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WADA says Russian track athletes should be independent at Games

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The World Anti-Doping Agency sided against international Olympic officials Wednesday in a statement supporting track and field’s decision to bar Russian athletes from competing under their own flag at the upcoming Summer Games.

The statement, delivered by WADA president Craig Reedie, who is also an IOC member, further scrambled the positions of the world’s foremost sports organizations on an issue that track’s federation, the IAAF, initially portrayed as having support from all sides.

Last Friday, IAAF barred the Russian track team from competing at the Rio Games. It changed its rules to clear the way for a small number of Russian athletes to participate under an independent flag, providing they could show they had been subject to doping controls outside their home country.

The IAAF said it had support of the IOC on the ruling, and the IOC’s initial reaction didn’t appear to veer from that.

But on Tuesday, the IOC countered that decision, saying Russian athletes who were cleared had no choice but to compete as part of Russia’s Olympic committee. Then came Wednesday’s statement from WADA and Reedie, who said “WADA strongly believes that the IAAF decision must be upheld as it was articulated on 17 June.”

“Until the required cultural changes in Russia is well-advanced through strong education and prevention programs, supported by independent doping control and robust compliance programs, WADA cannot assure clean athletes of the world that it is reforming,” Reedie said.

The WADA statement also called out the IOC for not ruling in the case of 800-meter runner Yulia Stepanova, the Russian whistleblower who helped bring to light many of the misdeeds in her country’s anti-doping system. The statement reiterated WADA’s support of the IAAF recommendation to allow Stepanova to compete under an independent flag. On Tuesday, IOC president Thomas Bach said the committee didn’t discuss the issue.

Though there does appear to be agreement on the bottom-line issue of admitting Russian track and field athletes – they will be there, but few in numbers – the decision whether they compete on the Russian team or as independents is clearly turning into more than a mere symbolic debate.

WADA and the IAAF are portraying it as a core issue, arguing organizations as corrupt as Russia’s track team should not be given a spot in international events.

The IOC, meanwhile, is framing it more as a bookkeeping issue.

“If there are athletes qualified, then they will compete as members of the team of the Russian Olympic Committee because only a national Olympic committee can enter athletes to the Olympic Games,” Bach said. “There are no teams of international federations there. And the Russian Olympic Committee is not suspended.”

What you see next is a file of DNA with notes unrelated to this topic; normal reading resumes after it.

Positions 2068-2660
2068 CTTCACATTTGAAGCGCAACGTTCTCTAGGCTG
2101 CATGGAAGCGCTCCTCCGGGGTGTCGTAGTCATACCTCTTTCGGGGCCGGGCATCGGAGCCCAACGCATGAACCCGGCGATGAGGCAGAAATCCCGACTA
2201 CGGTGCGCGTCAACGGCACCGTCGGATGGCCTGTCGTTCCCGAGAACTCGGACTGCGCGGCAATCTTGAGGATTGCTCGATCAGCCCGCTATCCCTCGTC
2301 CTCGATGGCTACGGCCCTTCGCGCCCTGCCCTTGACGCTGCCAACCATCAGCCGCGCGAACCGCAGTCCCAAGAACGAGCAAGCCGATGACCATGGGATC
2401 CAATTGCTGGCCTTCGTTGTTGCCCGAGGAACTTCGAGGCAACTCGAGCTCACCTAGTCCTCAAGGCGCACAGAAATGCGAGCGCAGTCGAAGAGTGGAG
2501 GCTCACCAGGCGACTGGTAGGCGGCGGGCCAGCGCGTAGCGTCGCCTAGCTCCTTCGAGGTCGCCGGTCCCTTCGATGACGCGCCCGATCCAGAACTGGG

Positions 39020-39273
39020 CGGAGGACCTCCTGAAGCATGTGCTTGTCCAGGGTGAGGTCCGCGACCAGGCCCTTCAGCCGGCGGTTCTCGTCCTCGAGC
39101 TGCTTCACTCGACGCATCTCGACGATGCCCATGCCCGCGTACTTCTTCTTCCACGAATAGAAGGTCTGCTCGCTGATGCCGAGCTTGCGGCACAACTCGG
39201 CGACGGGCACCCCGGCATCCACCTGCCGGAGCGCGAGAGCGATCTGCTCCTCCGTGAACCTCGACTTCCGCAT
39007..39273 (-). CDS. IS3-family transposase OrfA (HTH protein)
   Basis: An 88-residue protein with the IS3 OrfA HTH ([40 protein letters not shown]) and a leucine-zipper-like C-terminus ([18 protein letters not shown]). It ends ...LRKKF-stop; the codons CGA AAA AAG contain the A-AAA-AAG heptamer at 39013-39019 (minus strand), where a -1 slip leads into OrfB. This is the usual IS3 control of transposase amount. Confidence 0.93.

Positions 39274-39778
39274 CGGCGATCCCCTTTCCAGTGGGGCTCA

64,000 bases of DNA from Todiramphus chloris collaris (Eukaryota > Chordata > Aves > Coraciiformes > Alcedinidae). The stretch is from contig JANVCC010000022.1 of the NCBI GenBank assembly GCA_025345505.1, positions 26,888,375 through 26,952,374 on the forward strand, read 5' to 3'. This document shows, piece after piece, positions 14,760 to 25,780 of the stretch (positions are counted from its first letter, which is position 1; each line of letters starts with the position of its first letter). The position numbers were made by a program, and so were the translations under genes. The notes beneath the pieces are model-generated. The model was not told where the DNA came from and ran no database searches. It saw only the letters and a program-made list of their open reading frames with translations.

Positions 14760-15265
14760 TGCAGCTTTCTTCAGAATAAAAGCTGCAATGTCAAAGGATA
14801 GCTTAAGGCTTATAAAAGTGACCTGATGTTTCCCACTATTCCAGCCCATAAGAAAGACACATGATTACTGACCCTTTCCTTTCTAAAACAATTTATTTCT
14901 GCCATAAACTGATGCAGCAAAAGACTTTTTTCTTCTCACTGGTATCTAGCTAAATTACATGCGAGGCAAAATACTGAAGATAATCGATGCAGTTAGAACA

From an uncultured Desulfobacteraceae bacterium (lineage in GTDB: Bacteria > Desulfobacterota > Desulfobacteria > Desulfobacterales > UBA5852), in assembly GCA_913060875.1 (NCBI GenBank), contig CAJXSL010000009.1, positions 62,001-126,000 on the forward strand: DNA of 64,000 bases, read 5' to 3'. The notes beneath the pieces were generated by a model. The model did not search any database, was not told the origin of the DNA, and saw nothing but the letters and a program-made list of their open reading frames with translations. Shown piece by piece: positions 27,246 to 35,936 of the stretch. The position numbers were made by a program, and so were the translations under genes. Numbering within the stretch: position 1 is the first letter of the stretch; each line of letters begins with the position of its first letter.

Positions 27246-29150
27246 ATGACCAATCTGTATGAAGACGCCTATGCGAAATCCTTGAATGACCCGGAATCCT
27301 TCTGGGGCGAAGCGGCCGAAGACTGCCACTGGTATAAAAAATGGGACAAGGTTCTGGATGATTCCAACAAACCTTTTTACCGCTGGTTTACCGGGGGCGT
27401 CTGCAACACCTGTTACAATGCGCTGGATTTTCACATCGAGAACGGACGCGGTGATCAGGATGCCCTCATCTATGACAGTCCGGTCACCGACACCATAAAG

The IOC will allow a group of refugee athletes to compete under the Olympic flag in Rio. Also, Kuwaiti athletes are likely to compete as independents because their national Olympic committee has been suspended for government interference.

Caught very much in the middle is Reedie, who as an IOC member and president of WADA could be seen as supporting both sides. He has been criticized as being conflicted, and too soft on wrongdoers. His statement Wednesday left little doubt about where he stands on this issue.

He also pointed toward the July 15 release of an independent investigation looking into allegations the Russian government helped anti-doping authorities manipulate urine samples at the Sochi Olympics to avoid positive tests. It’s a probe that could have implications for the entire Russian sports program and its government, not only the track team.

“If involvement of the state is clearly established, then sports authorities must collectively respond, in an uncompromised fashion, and ensure that the necessary consequences are put in place to protect clean sport,” Reedie said.

Athletes and the Russian Olympic Committee are appealing the bans to the Court of Arbitration for Sport, which is the highest court in the sports world and would presumably have final say on any issue that comes before it.

MORE: Russian Olympic boss takes swipe at Justin Gatlin, Tyson Gay

Figure skating Grand Prix Series will be held as ‘domestic’ competitions

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Figure skating’s Grand Prix Series will go ahead as scheduled this fall, with modifications due to the coronavirus pandemic, the International Skating Union decided Monday.

Each of the series’ six tops around the globe will be “a domestic run event,” limited to skaters of the event’s host country, who regularly train in the host country and from a respective geographical area. The number of disciplines and skaters at each event are to be worked out.

The Grand Prix Series, held annually since 1995, is a six-event fall season, qualifying the top six skaters and teams per discipline to December’s Grand Prix Final. The annual stops are in the U.S., Canada, China, France, Russia and Japan, leading up to the Final, which is held at a different site each year.

The Final is the second-biggest annual competition after the world championships, which are typically in late March. The Final is still scheduled for Beijing, though whether or when it can be held will be discussed.

The series begins in late October with Skate America, which debuted in 1979 and has been held every year since 1988 as the biggest annual international competition in the U.S. Skate America’s site is Las Vegas, just as it was in 2019.